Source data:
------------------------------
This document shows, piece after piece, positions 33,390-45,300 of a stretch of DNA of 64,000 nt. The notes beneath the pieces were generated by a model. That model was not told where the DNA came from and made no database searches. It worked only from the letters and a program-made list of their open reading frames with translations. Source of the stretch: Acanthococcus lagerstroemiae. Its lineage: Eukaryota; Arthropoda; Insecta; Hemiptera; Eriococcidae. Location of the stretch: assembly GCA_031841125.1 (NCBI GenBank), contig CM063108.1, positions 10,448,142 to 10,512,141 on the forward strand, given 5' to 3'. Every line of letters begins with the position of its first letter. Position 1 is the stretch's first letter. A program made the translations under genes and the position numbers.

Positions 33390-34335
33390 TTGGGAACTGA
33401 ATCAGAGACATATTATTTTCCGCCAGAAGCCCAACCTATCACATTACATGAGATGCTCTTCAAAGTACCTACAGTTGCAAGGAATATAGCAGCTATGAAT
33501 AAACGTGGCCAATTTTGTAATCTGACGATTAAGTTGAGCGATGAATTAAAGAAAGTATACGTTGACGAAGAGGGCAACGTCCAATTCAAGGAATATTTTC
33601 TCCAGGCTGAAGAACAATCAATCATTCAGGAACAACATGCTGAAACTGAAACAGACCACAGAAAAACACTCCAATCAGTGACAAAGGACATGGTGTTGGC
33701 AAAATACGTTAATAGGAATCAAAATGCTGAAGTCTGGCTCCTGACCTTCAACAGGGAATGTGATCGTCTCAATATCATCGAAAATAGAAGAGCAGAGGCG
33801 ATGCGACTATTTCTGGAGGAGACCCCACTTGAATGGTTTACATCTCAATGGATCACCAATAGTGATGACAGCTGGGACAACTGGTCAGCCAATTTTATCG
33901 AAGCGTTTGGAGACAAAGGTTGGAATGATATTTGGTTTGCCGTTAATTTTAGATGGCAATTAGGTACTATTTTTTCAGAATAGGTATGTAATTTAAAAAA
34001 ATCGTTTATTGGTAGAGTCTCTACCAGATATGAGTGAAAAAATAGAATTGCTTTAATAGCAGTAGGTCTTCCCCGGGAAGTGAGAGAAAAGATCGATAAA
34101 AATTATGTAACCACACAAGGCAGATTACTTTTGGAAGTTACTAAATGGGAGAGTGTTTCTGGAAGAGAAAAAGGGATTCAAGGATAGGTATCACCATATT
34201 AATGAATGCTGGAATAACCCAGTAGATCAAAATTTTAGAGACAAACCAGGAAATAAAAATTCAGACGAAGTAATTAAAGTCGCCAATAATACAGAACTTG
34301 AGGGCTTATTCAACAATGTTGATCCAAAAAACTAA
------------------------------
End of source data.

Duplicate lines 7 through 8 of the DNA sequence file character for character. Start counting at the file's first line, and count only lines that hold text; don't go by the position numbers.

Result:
33701 AAAATACGTTAATAGGAATCAAAATGCTGAAGTCTGGCTCCTGACCTTCAACAGGGAATGTGATCGTCTCAATATCATCGAAAATAGAAGAGCAGAGGCG
33801 ATGCGACTATTTCTGGAGGAGACCCCACTTGAATGGTTTACATCTCAATGGATCACCAATAGTGATGACAGCTGGGACAACTGGTCAGCCAATTTTATCG